February 25th 2016
Thanks to a squad led by Sir Chris Hoy, Sir Bradley Wiggins and Victoria Pendleton, Britain topped the medal table the last time the Track Cycling World Championships came to the UK, in 2008.
Hoy took two gold medals and one silver in Manchester, setting a benchmark for that summer’s Olympics. He went on to top the podium three times in Beijing.
“I’m expecting Jason Kenny to become our Sir Chris Hoy of this Games,” Shane Sutton, British Cycling’s technical director, told Sport recently. “Given his record, the guy deserves more accolades bestowed on him than he actually gets. But I believe he will step right up again.”
Kenny, Sutton says, is capable of setting a similar benchmark at the Lee Valley VeloPark in London next week: “Traditionally, the likes of Kenny get it right when it matters. It’s down to periodisation and good coaching. We know we will have an element of pressure to deal with in London – it’s a home worlds. But it won’t just be from the outside; it will be an inner pressure from the riders. It means a lot to them.”
At last year’s worlds, however, Kenny – the reigning Olympic champion in the men’s individual sprint – was eliminated in the first round by Venezuela’s Hersony Canelon in Paris. It was a disappointing end to a campaign in which little went right for him. Kenny and his teammates finished eighth in the team sprint and he looked out of sorts in the keirin.
Kenny began this year on the pace, however, taking individual bronze and team gold at the Track Cycling World Cup in Hong Kong in January. And he believes adding to his three Olympic and two world golds this year is a realistic possibility.
Shane Sutton told Sport the Team GB track cycling squad is the ‘greatest team in British sporting history’. Does that put pressure on you?
“It doesn’t really change anything. I’m on my way to my third Olympic Games, hopefully. And I’m just approaching it in exactly the same way as I approached Beijing. The whole team will be doing the same. We know what has given us success in the past, we know what it takes to win and we carry that mentality. It doesn’t matter what has been before. We’ve had two incredible Games, in Beijing and London, but we’re going into Rio now as if it’s our first time and just doing absolutely everything we can.”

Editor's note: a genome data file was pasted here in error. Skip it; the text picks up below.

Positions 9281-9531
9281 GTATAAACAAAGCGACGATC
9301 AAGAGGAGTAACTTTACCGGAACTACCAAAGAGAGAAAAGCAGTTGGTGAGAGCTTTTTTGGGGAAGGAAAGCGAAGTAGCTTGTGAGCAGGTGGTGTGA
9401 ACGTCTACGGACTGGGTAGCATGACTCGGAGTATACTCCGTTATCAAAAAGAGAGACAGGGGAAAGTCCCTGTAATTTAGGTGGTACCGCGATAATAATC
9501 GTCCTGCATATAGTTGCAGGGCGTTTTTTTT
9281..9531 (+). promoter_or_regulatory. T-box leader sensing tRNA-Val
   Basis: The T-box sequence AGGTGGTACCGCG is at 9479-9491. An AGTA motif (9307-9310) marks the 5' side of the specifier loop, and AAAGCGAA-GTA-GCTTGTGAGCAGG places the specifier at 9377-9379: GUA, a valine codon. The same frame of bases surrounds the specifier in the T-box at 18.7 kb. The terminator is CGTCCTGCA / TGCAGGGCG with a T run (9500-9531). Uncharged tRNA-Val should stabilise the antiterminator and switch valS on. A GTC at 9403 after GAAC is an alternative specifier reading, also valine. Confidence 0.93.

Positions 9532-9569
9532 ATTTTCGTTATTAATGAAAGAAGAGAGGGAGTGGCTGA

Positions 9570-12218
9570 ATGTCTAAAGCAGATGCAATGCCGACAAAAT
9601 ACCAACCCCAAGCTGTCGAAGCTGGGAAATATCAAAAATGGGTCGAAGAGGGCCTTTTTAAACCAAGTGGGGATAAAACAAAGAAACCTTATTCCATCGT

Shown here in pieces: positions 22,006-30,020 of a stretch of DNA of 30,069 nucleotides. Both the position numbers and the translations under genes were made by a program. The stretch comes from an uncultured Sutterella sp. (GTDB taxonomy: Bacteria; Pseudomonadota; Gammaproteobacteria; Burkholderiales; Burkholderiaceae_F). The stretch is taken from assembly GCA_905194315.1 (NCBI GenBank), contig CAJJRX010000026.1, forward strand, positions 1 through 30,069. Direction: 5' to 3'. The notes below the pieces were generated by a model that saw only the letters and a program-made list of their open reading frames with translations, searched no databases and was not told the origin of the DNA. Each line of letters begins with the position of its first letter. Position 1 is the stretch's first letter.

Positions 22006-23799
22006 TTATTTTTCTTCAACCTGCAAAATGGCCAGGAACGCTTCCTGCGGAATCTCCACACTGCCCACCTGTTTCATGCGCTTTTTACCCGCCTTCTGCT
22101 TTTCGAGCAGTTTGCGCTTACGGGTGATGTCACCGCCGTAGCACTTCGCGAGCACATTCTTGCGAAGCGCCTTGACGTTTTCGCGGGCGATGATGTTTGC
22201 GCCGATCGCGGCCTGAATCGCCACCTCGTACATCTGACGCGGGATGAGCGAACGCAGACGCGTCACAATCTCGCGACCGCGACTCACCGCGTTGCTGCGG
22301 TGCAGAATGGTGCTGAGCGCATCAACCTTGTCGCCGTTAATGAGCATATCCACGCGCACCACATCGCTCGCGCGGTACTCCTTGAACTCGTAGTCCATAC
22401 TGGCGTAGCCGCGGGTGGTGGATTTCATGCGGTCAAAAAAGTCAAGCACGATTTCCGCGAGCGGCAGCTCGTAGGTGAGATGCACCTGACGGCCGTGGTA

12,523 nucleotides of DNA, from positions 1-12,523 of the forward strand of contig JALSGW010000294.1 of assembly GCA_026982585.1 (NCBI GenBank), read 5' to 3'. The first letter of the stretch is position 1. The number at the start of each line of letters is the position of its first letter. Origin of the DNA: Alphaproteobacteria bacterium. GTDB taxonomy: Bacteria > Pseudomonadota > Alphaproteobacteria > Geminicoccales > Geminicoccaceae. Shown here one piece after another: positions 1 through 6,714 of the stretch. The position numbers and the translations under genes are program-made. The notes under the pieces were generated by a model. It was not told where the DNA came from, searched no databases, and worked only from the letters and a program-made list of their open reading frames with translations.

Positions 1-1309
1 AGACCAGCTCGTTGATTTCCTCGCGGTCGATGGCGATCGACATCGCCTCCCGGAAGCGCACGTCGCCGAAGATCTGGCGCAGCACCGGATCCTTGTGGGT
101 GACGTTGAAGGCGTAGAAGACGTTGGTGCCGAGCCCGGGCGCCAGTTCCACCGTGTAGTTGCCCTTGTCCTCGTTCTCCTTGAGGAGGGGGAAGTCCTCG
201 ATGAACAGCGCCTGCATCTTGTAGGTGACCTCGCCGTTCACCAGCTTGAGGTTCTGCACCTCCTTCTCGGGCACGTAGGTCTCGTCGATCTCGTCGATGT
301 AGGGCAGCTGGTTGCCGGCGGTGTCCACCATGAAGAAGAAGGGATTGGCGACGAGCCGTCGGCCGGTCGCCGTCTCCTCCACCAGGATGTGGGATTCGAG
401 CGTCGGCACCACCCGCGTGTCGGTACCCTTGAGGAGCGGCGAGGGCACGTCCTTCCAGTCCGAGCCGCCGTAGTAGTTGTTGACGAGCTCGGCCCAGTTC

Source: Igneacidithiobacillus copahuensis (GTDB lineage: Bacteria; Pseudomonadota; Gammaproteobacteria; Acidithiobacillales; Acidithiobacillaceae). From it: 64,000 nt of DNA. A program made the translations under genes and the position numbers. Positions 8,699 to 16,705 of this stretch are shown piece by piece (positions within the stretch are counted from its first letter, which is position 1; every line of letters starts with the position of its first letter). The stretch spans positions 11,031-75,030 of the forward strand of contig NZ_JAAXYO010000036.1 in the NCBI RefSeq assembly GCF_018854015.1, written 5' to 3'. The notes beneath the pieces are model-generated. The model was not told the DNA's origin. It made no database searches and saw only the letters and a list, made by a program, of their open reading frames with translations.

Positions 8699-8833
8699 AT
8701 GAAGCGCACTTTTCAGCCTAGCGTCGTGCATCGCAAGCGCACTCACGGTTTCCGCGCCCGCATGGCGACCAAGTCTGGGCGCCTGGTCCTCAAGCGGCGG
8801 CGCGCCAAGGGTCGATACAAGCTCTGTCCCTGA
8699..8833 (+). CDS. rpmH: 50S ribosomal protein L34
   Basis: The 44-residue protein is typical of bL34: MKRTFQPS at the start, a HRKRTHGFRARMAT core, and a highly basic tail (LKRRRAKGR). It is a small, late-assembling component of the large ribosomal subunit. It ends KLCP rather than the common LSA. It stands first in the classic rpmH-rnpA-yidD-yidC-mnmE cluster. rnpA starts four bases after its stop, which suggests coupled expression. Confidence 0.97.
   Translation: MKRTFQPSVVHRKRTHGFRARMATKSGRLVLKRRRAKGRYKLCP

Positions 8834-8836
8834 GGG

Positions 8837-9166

Last year’s worlds did not go as planned. Does not winning take the pressure off, in a way? You have something to chase.
“No. Because we always want to win. It was devastating at the time. But at this point in time it doesn’t matter who won the worlds last year. Right now, everyone is even. It’s not that we haven’t been trying! It’s really cut-throat. The difference between winning and not getting a medal, and looking really average, is tiny margins.”
Did early elimination mean you changed anything about your approach?
“After the London Olympics, we had a break, came back and started trying to win more races. The fact that it went well didn’t really affect that [the way we work]. The last few World Championships haven’t gone that well, but it hasn’t changed our approach. We were disappointed at the time, obviously, but we go away, have a break and just do the same thing again.”
Can you repeat your Olympic success from 2012?
“It’s possible. We have all the elements in the team to be able to do that again, for sure. It was difficult in London, it was difficult in Beijing and it will be difficult this time. But I’ll be giving 100 per cent and I believe in the team we have around us. And I believe in the riders themselves.”
Britain tends to rely on the cyclists to get the ball rolling in terms of collecting medals at an Olympics.
“The thing with cycling, particularly track cycling, is that it’s very measurable. We know exactly – well, roughly – what it is going to take to win on the day. Obviously if someone turns up and smashes the world record, there is nothing we can do about it. But generally, if we go into it knowing we are on record pace, then we know we’re in with a great chance of winning. I remember in Beijing, Nicole [Cooke] won that first gold medal [in the road race], and it was like the floodgates opened – it was a gold medal every day until we travelled home.”
What’s it like having Sir Bradley Wiggins back in the squad?
“It’s good. Obviously he’s a big personality, and a big name. He’s achieved a lot, so to have someone like him around – it’s a bit like having Sir Chris back. That kind of big profile, big name. That helps take a lot of pressure off guys like myself, who would rather just get our heads down. Everyone wants to talk about Brad and to Brad. Which is fair enough. Suits me fine.”
You recently bought a new Kawasaki – does that mean you’re a petrol head?
“I am. Anything with an engine I like. Anything that goes fast. Laura [Trott, Kenny’s fiancee] is not a massive fan. She certainly doesn’t like going on the back. She hates it. But we are in quite a dangerous sport anyway – we spend so many hours on our bicycles, there’s probably a good chance of us hurting ourselves on those. But if I come off a race and I get on my bike and ride home, I kind of have to make sure I switch my brain into ‘normal human being mode’, and not just go for any old gap that’s there like I would in the velodrome. I have to tone it down a little bit.”
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